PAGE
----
Film reviews

The Nightshifter – Review

To put it lightly, The Nightshifter (original title Morto Não Fala) is really out there – it’s wild. Ticking all the boxes to be both a hipster’s favourite and cult film, The Nightshifter is world cinema/foreign language, has a distinct colour palette, and features a morgue nightshifter talking to the corpses during his work… and the corpses talking back.

So, to start off, there’s been a deadly attack between rival football fans and the victim is in the ambulance on the way to the hospital, but the driver wants to grab some food instead. Two minutes later, they’re in the morgue and Stenio (Daniel de Oliveira) is on the night shift. Once Stenio’s colleagues have left, he begins to talk to the dead, asking them what happened, and the corpses asking where they are. This ‘skill’ is of no surprise to Stenio, but is to The Nightshifter’s audience, establishing a hilarity of sorts.

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When corpses brought to Stenio appear to be gang members from São Paulo’s underworld, the real trouble begins as he finds himself key to a criminal investigation, much more closer to home than he could have imagined. During the day, Stenio is a family man, though his wife and kids do not seem overly keen on him nor his smell from work; he comes him reeking of deadness, would you give him a hug and kiss?

As Stenio, Daniel de Oliveira is exceptional in adapting to different situations with his character. He plays it ice cool when taking the heart out of a corpse, but then gives all of his physicality, blood and emotion when all hell breaks loose and The Nightshifter transcends into full-on supernatural horror. Dennison Ramalho, the director of The Nightshifter, has fantastically crafted a creepy movie that will make its audience laugh, be sick, be scared and probably look to a career change…

Visually, The Nightshifter is rather bleak, but taking the context into consideration, would one really expect an Avengers: Endgame colour palette? Confusingly, when the ‘dead’ respond back to Stenio, the faces of said dead appear to be of a CGI nature – really bizarre, but slightly funny. When Stenio conducts his work, however, the gruesomeness is extraordinarily explicit. Seeing a brain pushed back inside a victim’s head, the skull closed back together, and then the skin pulled back over like a sock, The Nightshifter can be as wild in its visuals as it is its story concept. On a lighter note, the location visuals are terrific. The location of São Paulo is wonderfully captured throughout, and the suburban elements support the family aspects of the film.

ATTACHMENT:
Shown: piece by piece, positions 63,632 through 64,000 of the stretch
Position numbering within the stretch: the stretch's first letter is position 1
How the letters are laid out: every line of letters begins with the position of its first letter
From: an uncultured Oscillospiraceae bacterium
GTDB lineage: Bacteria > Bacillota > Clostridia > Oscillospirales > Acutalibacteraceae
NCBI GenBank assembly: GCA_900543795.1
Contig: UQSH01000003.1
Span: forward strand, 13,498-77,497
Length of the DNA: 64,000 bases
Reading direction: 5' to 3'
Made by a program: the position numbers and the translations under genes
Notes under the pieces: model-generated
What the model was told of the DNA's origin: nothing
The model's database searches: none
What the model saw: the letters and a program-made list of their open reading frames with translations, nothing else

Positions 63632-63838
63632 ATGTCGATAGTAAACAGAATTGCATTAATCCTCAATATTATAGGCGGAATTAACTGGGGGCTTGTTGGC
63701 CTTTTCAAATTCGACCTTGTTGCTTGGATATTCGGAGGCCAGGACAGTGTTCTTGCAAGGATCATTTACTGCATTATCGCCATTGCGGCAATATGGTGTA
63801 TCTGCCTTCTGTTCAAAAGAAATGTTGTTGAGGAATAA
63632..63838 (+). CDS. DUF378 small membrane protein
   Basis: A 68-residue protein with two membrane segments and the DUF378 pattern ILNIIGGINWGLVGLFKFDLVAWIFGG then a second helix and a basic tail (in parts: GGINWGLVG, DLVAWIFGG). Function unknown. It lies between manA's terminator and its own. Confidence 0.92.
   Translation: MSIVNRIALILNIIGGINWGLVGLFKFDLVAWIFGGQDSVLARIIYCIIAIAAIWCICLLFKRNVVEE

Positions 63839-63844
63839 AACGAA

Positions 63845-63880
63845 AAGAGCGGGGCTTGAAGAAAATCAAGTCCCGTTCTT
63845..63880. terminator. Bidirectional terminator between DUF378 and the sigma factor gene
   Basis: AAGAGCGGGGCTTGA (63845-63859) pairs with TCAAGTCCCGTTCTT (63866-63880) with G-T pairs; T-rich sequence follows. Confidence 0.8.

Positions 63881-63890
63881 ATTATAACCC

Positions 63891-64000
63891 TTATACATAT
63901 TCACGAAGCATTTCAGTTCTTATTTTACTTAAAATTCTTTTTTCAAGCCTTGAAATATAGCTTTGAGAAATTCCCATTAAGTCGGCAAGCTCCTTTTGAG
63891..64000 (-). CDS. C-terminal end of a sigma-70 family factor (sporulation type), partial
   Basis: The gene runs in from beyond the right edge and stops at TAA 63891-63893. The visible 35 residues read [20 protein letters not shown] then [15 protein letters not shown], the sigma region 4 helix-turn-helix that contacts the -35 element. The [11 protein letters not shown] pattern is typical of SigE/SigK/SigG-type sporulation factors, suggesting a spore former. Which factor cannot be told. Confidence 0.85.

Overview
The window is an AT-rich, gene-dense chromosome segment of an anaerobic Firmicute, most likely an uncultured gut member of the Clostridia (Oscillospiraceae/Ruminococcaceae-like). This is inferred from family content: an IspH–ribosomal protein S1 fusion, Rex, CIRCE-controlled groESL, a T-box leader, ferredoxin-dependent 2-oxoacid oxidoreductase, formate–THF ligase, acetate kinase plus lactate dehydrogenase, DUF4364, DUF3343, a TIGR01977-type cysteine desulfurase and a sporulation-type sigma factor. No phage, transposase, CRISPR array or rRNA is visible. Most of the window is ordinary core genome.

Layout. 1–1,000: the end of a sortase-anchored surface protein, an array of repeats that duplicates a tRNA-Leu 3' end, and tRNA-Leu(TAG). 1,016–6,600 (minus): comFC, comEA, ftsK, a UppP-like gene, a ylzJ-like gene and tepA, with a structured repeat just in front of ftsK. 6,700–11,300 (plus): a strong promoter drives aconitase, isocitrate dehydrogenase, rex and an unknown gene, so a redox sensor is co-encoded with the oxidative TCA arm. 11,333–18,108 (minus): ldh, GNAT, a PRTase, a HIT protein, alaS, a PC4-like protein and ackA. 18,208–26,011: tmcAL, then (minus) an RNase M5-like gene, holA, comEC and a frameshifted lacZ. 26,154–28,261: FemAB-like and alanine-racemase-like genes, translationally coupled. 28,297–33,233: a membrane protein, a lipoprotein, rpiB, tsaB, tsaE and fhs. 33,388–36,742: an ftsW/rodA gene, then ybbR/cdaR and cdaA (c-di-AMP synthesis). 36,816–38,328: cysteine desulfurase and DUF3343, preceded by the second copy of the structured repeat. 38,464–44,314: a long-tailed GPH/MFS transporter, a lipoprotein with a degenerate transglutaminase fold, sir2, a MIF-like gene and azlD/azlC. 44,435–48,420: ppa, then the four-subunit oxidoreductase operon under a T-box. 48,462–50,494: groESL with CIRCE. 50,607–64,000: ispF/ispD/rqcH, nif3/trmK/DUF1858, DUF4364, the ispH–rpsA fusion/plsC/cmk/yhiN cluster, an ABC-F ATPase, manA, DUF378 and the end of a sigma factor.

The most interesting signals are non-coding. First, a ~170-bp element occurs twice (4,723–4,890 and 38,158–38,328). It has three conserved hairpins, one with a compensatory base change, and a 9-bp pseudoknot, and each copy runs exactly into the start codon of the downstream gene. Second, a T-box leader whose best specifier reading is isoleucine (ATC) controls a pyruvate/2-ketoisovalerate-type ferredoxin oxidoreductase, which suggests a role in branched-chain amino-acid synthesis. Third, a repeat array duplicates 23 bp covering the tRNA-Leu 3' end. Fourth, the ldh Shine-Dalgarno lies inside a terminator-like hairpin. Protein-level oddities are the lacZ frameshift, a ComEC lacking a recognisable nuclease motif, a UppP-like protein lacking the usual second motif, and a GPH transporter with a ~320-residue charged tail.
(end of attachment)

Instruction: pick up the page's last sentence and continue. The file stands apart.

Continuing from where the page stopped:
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The genre transitions within The Nightshifter are not only some of the highlights present, but flaws also. Beginning, more or less, as a black comedy, The Nightshifter finds itself as a crime mystery, which is great. The flaw, however, is that it feels too routine and formulaic when fully transitioned to the house-based horror with the possessed character attacking the family etc. Children being targeted to be killed in a film can feel cheap, but whether that notion is acceptable or not is simply down to the viewer. In a gruesome, 18-rated film like The Nightshifter, there is contemplation among the viewing audience that there’s a great possibility of a child being seriously harmed. Like the murdered wife, should the slaughtering of children be a revenge trope in modern cinema?

Crossing genres, The Nightshifter may seem applicable to different audiences. Though this can be championed, there is a feeling that many expecting a two-hour crime mystery with an out-of-this-world element will feel conned to an extent. Ultimately, The Nightshifter feels like it will sit well within the hipster foreign cinema section and will eventually develop a cult fandom.

The Nightshifter makes its premiere on Shudder UK on 23rd May.

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